Out of the Celluloid Closet

Will Smith Played Gay and Stripped Down For This Bizarre 90s Flick

If the phrase “Will Smith twink” is of all at interest to you, I have a very weird movie to introduce you to. But first, let’s take a journey through time…

The year was 1990, and John Guare’s hit play “Six Degrees of Separation” was scooping up awards during its Broadway run. The play was peak neo-liberal theater: a piece that seemed to question the complacency of liberal white people while still, ultimately, letting them off the hook. And it was based on a true story: in the 1980s, friends of Guare’s told him a strange story. One night, a young Black queer man, David Hampton, had come to the couples’ apartment asking for help after being robbed. He claimed to be a Harvard student who knew their kids there. He also stated that he was Sidney Poitier’s son. He stayed the night, and in the morning, the couple discovered him in bed with a friend, a man the couple assumed was a sex worker. They were outraged: they told their story to their friends, and soon found out they weren’t the only people who knew David Hampton as the fake son of Sidney Poitier (who only had daughters.) He’d been doing this for a while, and he’d been doing it well. David Hampton took code-switching to the level of art: he used his knowledge of rich white liberal idiots to gain entry into their worlds, and con them out of small amounts of money. It was a juicy story that Guare couldn’t put out of his mind, so he dramatized it.

A movie adaptation was imminent.

Fred Schepisi’s 1993 film wisely cast a young, extremely hot Will Smith in the role of Paul, the Hampton analog. We meet him after the WASPy Kittredges, Flan and Ouisa (Donald Sutherland and Stockard Channing) tell the story of their one-night run-in with Paul to friends, a telling peppered with flashbacks. Flan and Ouisa, both art dealers, are on the verge of making a huge sale to a visiting buyer from South Africa (Ian McKellan.) When Paul knocks on the door, he’s bleeding. The couple take him into the kitchen, strip him down, and try to treat his wound.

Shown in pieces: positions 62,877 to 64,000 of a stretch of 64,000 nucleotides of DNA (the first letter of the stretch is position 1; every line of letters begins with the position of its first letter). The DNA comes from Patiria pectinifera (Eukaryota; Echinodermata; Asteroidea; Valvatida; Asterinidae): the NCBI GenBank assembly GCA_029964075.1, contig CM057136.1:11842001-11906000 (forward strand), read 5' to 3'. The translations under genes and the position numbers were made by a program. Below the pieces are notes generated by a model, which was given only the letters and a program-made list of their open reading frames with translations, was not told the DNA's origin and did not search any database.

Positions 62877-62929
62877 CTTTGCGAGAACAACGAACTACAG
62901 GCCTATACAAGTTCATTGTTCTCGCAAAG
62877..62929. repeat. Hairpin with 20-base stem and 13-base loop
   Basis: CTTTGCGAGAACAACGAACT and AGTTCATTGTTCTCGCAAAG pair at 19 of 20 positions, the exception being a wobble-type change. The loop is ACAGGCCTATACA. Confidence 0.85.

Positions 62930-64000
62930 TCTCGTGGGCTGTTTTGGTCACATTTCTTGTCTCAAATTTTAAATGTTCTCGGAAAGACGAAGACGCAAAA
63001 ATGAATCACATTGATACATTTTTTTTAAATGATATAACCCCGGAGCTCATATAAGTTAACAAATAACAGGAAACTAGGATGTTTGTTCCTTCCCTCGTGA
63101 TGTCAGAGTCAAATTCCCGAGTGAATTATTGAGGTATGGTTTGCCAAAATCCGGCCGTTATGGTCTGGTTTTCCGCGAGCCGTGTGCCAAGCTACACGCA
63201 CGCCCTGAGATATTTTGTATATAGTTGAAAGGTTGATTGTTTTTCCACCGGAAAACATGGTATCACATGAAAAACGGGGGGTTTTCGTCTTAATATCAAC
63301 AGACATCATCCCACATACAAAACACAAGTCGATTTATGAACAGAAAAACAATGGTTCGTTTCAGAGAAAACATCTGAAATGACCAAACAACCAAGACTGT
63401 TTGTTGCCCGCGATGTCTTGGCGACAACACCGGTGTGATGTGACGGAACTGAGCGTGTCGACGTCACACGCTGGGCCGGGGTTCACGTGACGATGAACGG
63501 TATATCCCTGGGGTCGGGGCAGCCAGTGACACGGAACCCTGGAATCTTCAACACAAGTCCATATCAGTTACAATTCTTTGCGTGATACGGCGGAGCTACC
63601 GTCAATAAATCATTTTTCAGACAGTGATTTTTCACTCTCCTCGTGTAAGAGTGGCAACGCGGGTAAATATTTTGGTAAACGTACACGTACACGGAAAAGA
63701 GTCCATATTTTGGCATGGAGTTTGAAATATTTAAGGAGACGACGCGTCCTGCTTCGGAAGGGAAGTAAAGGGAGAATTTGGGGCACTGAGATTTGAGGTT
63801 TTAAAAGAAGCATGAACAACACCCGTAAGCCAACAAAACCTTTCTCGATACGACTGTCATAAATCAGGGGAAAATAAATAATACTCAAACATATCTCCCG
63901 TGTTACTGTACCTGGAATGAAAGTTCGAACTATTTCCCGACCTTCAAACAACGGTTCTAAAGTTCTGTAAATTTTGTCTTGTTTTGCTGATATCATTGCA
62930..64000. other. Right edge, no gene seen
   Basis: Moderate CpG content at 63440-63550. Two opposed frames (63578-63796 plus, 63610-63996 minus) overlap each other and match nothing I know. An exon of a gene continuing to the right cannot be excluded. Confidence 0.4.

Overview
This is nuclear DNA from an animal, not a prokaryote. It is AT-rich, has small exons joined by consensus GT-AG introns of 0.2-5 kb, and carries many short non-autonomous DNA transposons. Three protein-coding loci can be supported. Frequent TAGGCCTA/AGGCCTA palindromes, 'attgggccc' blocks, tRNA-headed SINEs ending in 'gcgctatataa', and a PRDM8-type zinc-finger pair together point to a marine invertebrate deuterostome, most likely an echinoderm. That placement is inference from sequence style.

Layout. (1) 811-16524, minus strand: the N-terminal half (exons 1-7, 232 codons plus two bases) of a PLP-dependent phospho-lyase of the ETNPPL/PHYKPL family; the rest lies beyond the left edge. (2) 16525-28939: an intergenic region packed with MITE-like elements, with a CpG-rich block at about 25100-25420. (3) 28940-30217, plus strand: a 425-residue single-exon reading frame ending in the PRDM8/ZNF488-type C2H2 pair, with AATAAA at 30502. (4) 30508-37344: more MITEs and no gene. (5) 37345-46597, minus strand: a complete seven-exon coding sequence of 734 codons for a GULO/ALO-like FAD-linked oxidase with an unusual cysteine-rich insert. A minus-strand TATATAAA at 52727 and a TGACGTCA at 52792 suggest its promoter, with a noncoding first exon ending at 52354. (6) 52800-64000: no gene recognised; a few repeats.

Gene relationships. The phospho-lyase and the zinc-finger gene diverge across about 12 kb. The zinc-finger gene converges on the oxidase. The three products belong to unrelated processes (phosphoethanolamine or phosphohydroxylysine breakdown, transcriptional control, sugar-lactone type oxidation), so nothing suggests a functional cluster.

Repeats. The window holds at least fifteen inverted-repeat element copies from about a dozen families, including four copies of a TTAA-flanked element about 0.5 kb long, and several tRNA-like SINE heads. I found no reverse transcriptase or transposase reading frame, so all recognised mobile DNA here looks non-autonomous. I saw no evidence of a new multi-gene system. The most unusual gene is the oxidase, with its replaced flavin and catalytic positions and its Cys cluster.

From the start, there’s a lot going on with Paul. First of all, he’s oozing with charm, especially as Smith plays him. He talks with a Patrician accent and gives out personal details about the couples’ kids at Harvard. He waxes lyrical about his thesis, a take on the inherent violence of “Catcher in the Rye.” And the couple end up falling totally in love with him: there’s a clear sexual element to this encounter that the movie accentuates. Not only does the middle-aged couple seem equally titillated and impressed by Paul, they quite transparently want to f*ck him. I mean—he’s Will Smith, who wouldn’t? After Paul takes off his shirt, we can see Ian McKellan’s character standing in the doorway staring hungrily at his body.

But there’s more going on than just attraction. To gain the couples’ trust, Paul paints himself as an almost impossible portrait of respectability, something to rival Poitier himself in his early roles. Paul, like anyone in the position of “other” who finds themselves in a climate where they feel they must present themselves as perfect, stainless, and subservient, does everything he can to make the couple feel at ease, taken care of, and flattered. And like most white couples, Ouisa and Flan totally eat it up. To them, Paul represents the triumph of neoliberalism. They see him as a product of a society that has magically overcome racism without white people having had to change their views, interrogate their own racism, or give up any of their comforts. After all, he makes it so easy! He cooks for them! He discusses Kandinsky with them!